Technology has been racing through massive advancements during the past few decades like never before. Our world is not the same as our grandparents’, and the business world is no exception; with new technology becoming a part of everyday routine, from emails to conference calls, there is a whole new set of rules and etiquette for the workforce to learn. One particular issue that has been uncovered as of great importance is the use of the mute button during a teleconference – how and when should you use it?

Frequent users know that a telephone conference should be treated just like any other meeting, respecting certain conventions that maintain a professional and productive atmosphere. However, the rules are, of course, not exactly the same – after all, the conditions are entirely different. In a conference call, you no longer have visual cues that aid human communication, and you no longer have a shared physical environment. Participants can be in a huge variety of different situations and locations: some may be in their private office, some in a busy, bustling office, some may be working from home and caught in the middle of a meal or with loud children or pets running riot. It’s in these noisier situations that the mute button becomes such a vital tool.

Pitney Bowes, experts in communication, conducted a worldwide study into what new habits in the workplace have become irritating pet hates, ‘The New Rude’. Participants from India, France, the UK, the USA and Germany were surveyed to discover what is deemed as most offensive in each of these countries. For Germany, not making eye contact during a handshake was the most disliked faux-pas, raking up 71% of the votes. The US too disliked this behaviour, rating it equally bad-mannered as checking emails during a meeting, both gaining 54% of votes. In the UK, almost half of the people surveyed agreed with the US’s damning view of checking emails. Look to the Indian results, and we see why muting is so crucial. 43% of the people surveyed there cited not muting during a conference call as ‘the new rude’. If you’re in a call with a French person, you need to be even more careful: a massive 70% of those surveyed deemed not using the mute button when appropriate as the rudest workplace habit. Overall, across all the countries surveyed, it was this failure to mute during call conferencing which gained 55% of votes – it is universally considered rude.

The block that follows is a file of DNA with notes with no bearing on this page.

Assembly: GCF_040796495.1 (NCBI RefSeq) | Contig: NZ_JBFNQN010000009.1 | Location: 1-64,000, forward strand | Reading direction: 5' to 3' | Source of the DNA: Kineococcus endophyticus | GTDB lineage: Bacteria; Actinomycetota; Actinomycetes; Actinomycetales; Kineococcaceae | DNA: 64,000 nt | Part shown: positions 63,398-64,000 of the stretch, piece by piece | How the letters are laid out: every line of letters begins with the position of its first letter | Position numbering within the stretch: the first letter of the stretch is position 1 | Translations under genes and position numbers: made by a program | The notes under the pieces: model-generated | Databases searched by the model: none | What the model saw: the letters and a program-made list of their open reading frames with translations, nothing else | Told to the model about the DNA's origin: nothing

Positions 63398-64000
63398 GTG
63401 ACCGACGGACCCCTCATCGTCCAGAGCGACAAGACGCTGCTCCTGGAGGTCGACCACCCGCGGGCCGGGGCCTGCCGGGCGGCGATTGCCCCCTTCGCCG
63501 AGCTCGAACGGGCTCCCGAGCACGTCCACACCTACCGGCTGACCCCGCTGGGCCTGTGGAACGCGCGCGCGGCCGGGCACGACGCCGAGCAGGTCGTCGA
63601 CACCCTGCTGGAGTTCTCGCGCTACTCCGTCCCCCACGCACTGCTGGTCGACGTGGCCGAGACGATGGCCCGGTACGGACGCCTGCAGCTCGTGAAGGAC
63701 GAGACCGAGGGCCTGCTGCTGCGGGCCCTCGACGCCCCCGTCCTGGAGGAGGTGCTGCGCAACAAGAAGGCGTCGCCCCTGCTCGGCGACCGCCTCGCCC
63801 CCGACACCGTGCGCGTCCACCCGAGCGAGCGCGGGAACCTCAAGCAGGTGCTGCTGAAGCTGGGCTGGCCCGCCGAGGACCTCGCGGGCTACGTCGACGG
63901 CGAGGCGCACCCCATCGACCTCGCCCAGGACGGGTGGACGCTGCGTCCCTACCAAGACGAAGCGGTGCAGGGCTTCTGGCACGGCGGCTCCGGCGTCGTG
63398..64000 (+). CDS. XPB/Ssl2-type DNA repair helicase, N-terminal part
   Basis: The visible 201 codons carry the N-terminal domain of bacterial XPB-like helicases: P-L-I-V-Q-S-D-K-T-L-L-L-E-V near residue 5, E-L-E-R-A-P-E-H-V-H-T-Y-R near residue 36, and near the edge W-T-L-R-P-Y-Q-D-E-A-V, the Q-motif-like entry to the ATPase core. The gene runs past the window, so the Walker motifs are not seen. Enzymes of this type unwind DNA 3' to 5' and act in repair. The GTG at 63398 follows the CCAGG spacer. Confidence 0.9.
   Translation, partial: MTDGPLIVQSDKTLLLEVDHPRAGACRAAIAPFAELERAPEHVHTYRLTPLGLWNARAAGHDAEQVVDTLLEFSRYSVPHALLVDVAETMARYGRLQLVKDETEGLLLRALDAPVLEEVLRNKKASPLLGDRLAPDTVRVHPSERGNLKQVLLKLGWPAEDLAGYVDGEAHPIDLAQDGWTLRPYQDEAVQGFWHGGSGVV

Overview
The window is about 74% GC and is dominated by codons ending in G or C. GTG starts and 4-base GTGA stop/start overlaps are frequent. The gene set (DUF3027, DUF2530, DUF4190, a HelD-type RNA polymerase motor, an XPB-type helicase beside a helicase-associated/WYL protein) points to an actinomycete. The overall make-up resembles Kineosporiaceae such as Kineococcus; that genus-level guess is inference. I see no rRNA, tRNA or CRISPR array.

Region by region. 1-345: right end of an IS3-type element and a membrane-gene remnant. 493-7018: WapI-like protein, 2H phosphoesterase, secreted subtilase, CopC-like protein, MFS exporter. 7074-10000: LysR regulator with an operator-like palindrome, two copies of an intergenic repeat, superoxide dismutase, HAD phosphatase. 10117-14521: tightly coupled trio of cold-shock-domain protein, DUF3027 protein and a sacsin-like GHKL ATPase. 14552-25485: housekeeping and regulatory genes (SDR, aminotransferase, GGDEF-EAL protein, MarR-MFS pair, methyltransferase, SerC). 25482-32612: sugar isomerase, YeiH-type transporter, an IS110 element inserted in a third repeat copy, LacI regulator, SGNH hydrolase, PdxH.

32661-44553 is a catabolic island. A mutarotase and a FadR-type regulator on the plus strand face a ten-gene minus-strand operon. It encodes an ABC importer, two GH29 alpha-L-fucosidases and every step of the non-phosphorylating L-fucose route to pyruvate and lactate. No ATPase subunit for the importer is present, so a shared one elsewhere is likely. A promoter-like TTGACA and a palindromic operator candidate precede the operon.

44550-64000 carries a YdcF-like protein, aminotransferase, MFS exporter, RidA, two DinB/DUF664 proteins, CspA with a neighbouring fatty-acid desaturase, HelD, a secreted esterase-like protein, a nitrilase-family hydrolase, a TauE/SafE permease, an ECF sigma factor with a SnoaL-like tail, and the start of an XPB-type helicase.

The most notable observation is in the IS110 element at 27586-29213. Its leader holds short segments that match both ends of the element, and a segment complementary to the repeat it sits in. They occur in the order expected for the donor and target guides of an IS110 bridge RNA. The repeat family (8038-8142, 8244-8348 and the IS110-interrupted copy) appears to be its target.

Clearly, then, the mute button is there for a reason, and its neglect can result in a set of very irritated participants. If you are munching through lunch, have family calling for your attention, are in an office sorting through papers, typing and so on, do not forget to hit your mute button. It can be extremely off-putting – even offensive – for others in the conference call, and could create a barrier for communication if your background noise drowns out somebody’s speech. It’s also important to remember that conference calls are more and more often being recorded – particularly with this service being offered for free by some companies – making your slurping all the more embarrassing as it can be heard on repeat and clearly identified as coming from you. The mute button is there to help you, and those you are talking to – don’t waste it!

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